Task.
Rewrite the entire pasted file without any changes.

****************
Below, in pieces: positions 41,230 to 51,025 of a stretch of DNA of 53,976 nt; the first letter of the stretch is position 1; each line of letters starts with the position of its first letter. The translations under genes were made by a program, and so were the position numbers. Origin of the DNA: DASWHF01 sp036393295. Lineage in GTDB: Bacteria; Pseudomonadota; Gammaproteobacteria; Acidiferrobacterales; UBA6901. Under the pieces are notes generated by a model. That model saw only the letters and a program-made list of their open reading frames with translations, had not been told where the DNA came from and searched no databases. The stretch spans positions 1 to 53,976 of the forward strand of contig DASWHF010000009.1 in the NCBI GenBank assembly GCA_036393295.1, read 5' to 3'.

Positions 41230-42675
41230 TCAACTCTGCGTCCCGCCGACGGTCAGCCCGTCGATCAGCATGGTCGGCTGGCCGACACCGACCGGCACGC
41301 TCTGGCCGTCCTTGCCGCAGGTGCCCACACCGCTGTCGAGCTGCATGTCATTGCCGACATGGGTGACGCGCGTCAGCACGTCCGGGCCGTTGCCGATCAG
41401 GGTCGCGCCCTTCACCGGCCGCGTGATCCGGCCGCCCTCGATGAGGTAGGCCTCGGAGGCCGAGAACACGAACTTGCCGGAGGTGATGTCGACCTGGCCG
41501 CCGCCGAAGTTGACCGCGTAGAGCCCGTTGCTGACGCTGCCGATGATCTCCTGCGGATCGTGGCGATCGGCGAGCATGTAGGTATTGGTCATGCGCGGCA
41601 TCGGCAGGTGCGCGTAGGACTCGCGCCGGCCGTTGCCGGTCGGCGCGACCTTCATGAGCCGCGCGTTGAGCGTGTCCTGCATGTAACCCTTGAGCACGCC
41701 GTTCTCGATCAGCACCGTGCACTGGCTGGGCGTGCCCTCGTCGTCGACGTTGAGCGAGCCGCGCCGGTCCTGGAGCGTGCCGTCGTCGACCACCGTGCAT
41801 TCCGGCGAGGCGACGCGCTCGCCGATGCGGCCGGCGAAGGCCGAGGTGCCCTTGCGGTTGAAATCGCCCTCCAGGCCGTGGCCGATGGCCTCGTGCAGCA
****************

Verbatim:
Below, in pieces: positions 41,230 to 51,025 of a stretch of DNA of 53,976 nt; the first letter of the stretch is position 1; each line of letters starts with the position of its first letter. The translations under genes were made by a program, and so were the position numbers. Origin of the DNA: DASWHF01 sp036393295. Lineage in GTDB: Bacteria; Pseudomonadota; Gammaproteobacteria; Acidiferrobacterales; UBA6901. Under the pieces are notes generated by a model. That model saw only the letters and a program-made list of their open reading frames with translations, had not been told where the DNA came from and searched no databases. The stretch spans positions 1 to 53,976 of the forward strand of contig DASWHF010000009.1 in the NCBI GenBank assembly GCA_036393295.1, read 5' to 3'.

Positions 41230-42675
41230 TCAACTCTGCGTCCCGCCGACGGTCAGCCCGTCGATCAGCATGGTCGGCTGGCCGACACCGACCGGCACGC
41301 TCTGGCCGTCCTTGCCGCAGGTGCCCACACCGCTGTCGAGCTGCATGTCATTGCCGACATGGGTGACGCGCGTCAGCACGTCCGGGCCGTTGCCGATCAG
41401 GGTCGCGCCCTTCACCGGCCGCGTGATCCGGCCGCCCTCGATGAGGTAGGCCTCGGAGGCCGAGAACACGAACTTGCCGGAGGTGATGTCGACCTGGCCG
41501 CCGCCGAAGTTGACCGCGTAGAGCCCGTTGCTGACGCTGCCGATGATCTCCTGCGGATCGTGGCGATCGGCGAGCATGTAGGTATTGGTCATGCGCGGCA
41601 TCGGCAGGTGCGCGTAGGACTCGCGCCGGCCGTTGCCGGTCGGCGCGACCTTCATGAGCCGCGCGTTGAGCGTGTCCTGCATGTAACCCTTGAGCACGCC
41701 GTTCTCGATCAGCACCGTGCACTGGCTGGGCGTGCCCTCGTCGTCGACGTTGAGCGAGCCGCGCCGGTCCTGGAGCGTGCCGTCGTCGACCACCGTGCAT
41801 TCCGGCGAGGCGACGCGCTCGCCGATGCGGCCGGCGAAGGCCGAGGTGCCCTTGCGGTTGAAATCGCCCTCCAGGCCGTGGCCGATGGCCTCGTGCAGCA